Article Hero Image

DOG / new pets

The Dish: What to Know About Dog Bowls

Get different bowls for different kinds of eaters


A dog bowl is a dog bowl, right? Not always. If you have picky, pushy or sloppy pets, the right dish can make your life — and theirs — easier.

All dog dishes should be washed after each meal with hot, soapy water. Water dishes should be washed once a day, also with hot, soapy water.

Stainless steel

A dishwasher-safe, durable, and lightweight option; this doggie-dish material is often recommend by veterinarians.


A good choice for dogs that push their bowls across the floor when they eat or drink. Ceramic dishware must be cleaned daily, as the surface has tiny pores bacteria can get into. Always replace a bowl if it cracks, because any surface damage will attract bacteria.


Another option for dogs that push or tip their dishes over. These bowls usually feature a heavy, wide base.


Colorful and inexpensive, plastic is an excellent option unless your pup is a chewer and might accidentally ingest a piece of it.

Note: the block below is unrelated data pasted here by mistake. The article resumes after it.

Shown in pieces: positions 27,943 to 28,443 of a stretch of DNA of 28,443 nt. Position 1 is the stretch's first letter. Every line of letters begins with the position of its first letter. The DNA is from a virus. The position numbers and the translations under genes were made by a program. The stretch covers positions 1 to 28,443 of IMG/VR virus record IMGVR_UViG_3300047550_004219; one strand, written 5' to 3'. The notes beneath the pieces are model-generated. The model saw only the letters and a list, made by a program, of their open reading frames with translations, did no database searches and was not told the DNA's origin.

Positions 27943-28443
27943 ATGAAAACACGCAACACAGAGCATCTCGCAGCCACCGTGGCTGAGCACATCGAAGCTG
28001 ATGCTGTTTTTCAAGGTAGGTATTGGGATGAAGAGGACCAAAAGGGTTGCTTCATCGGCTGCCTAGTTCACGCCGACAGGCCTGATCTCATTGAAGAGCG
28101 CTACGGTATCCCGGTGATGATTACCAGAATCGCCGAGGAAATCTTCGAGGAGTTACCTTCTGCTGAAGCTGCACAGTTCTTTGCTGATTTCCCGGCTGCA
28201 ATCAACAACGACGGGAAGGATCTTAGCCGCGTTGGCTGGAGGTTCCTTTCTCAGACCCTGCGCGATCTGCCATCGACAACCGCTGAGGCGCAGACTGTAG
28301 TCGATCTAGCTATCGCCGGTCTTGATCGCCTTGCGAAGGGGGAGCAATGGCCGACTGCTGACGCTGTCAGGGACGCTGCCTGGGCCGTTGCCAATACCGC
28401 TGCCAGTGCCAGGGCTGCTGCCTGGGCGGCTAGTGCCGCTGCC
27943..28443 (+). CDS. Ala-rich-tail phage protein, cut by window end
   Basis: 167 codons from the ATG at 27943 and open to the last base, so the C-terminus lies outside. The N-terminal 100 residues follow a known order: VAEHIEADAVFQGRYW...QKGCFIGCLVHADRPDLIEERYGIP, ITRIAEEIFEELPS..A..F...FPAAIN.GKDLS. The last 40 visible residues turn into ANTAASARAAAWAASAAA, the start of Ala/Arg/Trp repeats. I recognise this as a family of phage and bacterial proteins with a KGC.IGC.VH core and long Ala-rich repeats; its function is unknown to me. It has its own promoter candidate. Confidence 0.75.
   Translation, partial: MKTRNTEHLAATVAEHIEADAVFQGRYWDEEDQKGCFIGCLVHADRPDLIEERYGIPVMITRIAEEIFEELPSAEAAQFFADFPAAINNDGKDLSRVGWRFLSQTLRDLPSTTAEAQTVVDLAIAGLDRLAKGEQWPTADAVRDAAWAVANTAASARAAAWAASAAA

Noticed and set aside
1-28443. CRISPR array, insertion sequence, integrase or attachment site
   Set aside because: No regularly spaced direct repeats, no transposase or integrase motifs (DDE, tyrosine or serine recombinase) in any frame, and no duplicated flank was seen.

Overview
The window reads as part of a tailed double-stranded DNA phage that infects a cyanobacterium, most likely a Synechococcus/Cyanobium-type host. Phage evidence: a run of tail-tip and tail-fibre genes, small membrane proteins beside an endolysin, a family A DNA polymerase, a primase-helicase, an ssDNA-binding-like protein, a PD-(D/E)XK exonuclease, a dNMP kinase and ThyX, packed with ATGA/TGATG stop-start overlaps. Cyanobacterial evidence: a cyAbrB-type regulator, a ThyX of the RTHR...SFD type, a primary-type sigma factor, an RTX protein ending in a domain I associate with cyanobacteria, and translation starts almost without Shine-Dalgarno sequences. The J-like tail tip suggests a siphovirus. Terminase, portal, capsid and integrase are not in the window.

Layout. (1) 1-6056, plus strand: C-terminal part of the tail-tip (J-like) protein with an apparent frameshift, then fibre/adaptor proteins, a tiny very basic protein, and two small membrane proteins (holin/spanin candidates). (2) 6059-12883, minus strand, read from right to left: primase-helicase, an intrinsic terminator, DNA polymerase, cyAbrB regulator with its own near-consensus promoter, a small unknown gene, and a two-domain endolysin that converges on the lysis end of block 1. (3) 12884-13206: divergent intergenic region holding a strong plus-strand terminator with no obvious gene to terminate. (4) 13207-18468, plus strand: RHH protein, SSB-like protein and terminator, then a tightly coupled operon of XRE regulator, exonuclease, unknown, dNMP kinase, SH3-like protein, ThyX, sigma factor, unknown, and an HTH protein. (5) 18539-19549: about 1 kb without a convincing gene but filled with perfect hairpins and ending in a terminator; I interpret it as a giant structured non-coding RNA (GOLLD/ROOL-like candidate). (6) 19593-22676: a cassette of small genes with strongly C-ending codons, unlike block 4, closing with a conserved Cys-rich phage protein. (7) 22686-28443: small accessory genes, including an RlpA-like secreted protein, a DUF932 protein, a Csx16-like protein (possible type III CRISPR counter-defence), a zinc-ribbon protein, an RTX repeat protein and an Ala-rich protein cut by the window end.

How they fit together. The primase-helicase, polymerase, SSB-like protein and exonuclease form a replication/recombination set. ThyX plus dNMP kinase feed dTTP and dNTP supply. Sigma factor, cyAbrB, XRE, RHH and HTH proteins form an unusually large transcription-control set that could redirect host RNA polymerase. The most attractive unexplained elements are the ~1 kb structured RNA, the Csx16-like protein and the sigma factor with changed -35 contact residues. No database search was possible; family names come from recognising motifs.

For “long-eared” pups

Breeds like Basset Hounds, Cocker Spaniels and Afghans have long ears that may dip into their food or water. Try a specialty dish that’s deeper with a narrower opening to help keeps your dog’s ears out of the bowl, for a tidier meal.


If you live somewhere chilly, using a heated dish keeps ice from forming on top of your dog’s water.

Self-feeding and self-watering

These automated dishes let dogs help themselves. A self-watering dish is a great way to make sure there’s always fresh water available. A self-feeding dish is a smart choice if there’s a possibility you won’t be home for your dog’s regular mealtime. Watch out if you have the kind of dog who never stops eating; a self-feeder isn’t the right choice.

Shop dog bowls & feeders